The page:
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Open Streets

OpenStreets

What are Open Streets?

Open Streets are events that temporarily close streets to automobile traffic so people can use them for walking, biking, playing, and getting to know their neighbors. These events create a safe and fun space to practice active transportation, explore neighborhoods, and build healthy communities. Originating from Ciclovía in Bogotá, Columbia and Seattle Bicycle Sundays in Seattle, Washington, Open Streets initiatives have spread to over 100 US cities.

There are many Open Streets initiatives in the Bay Area including Car-Free Sundays in Golden Gate Park, Oaklavia, San Francisco Sunday Streets, and Streets Alive! Parks Alive! San Mateo County.

Interested in organizing an Open Streets event in your community?

Open Street events are most successful when planned with the support of many different community stakeholders from neighbors, local government, schools, advocacy groups, and businesses. The support of businesses and residents in the area you are planning your route is particularly essential for a good outcome. By forming community partnerships you can create a positive and welcoming experience for everyone.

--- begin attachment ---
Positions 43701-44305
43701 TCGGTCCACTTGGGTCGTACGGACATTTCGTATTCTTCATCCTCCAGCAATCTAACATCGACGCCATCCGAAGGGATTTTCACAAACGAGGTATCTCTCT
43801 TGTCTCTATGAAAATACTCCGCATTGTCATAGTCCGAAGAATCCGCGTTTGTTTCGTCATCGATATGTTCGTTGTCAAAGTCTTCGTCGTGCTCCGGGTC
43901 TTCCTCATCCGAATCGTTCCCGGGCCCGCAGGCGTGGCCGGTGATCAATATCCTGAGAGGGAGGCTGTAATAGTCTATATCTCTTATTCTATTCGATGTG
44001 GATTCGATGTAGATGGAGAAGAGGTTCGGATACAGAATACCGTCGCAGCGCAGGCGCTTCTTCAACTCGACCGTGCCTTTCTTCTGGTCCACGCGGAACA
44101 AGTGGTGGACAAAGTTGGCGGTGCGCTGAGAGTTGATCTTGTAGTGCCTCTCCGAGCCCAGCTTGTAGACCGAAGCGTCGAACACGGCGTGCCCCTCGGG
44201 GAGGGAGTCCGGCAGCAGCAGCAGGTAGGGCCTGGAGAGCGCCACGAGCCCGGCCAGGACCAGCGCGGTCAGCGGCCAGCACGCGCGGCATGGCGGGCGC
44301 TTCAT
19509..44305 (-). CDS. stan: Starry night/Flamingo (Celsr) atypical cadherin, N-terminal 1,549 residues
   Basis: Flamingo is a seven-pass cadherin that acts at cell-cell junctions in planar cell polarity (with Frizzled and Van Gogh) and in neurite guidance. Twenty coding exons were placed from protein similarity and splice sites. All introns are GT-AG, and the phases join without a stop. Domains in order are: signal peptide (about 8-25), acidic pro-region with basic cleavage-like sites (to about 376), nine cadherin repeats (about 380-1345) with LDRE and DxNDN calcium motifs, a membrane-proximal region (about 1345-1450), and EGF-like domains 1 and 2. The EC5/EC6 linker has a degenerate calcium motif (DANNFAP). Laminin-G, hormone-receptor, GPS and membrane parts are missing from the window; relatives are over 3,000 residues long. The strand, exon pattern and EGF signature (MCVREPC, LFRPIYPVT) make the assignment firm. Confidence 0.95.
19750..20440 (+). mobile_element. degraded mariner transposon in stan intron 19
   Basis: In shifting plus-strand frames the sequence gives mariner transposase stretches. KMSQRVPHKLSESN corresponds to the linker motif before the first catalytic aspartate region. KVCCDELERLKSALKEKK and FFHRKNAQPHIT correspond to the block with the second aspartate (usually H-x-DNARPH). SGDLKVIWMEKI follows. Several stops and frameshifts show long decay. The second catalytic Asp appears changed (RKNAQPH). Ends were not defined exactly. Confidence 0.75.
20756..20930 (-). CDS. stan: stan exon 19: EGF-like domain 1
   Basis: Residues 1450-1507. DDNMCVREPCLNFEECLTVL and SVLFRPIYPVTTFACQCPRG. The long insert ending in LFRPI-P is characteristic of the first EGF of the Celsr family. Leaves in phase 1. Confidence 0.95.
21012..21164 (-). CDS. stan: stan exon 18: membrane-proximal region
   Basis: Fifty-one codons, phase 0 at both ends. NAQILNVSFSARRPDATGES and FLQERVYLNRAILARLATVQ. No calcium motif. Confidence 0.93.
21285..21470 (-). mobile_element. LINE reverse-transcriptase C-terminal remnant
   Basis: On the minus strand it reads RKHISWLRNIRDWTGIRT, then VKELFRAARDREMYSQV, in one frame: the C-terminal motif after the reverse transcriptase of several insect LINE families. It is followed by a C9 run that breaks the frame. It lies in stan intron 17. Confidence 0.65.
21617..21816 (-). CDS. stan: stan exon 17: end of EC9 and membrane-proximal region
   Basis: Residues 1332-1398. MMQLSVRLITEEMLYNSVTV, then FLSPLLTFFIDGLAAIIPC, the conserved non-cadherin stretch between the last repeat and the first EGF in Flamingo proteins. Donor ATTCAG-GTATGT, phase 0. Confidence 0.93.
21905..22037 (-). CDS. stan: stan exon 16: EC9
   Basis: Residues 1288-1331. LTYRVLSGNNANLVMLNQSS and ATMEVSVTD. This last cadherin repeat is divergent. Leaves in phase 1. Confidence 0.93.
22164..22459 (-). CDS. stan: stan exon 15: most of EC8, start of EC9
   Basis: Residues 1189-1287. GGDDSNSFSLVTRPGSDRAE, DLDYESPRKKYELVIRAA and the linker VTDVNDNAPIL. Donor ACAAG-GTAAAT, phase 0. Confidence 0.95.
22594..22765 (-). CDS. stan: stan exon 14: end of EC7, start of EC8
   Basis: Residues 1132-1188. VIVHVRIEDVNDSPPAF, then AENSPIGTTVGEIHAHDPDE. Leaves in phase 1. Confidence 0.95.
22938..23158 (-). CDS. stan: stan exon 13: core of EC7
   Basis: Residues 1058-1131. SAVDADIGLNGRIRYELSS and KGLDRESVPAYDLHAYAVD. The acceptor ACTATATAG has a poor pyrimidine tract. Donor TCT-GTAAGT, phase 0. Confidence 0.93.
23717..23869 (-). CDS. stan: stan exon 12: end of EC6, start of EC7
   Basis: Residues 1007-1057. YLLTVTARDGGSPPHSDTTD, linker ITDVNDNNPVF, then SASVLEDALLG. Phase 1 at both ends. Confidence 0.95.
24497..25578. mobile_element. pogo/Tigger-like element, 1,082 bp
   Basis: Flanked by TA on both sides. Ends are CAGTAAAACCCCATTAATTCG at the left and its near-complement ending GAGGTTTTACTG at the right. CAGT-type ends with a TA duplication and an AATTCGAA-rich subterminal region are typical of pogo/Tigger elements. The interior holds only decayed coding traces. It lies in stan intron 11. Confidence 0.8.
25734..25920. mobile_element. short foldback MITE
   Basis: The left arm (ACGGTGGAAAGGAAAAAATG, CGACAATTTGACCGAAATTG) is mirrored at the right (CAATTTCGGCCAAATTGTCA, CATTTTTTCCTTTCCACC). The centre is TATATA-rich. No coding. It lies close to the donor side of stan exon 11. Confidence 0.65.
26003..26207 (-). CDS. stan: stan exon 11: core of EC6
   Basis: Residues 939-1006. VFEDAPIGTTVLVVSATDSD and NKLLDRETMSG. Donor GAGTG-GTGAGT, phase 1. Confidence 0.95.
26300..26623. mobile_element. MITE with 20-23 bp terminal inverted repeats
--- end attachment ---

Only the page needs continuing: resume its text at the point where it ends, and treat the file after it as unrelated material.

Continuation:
Planning Resources

The Open Streets Projectwebsite is a great place to get started planning and includes a helpful FAQ sheet and great videos that describe Open Streets events. These events are different in each community, but examples of events across America in the Open Streets Guide can be used to help you find a model that fits your community.

Evaluation

Finally, evaluation is an important component of Open Streets events to consider. By evaluating your event, you can support future events with data and anecdotes. Evaluation can also provide evidence that your event is meeting community goals such as encouraging active transportation, economic development and healthy living. Open Streets Initiatives: Measuring Success Toolkit, developed by Active Living Research, provides creative and fun ideas to gain data from participants. For example, you can find out where participants live by asking them to place a sticker on a map. Interactive elements like this can increase the amount of data you receive.

Spare the Air Youth is a Climate Initiatives Program

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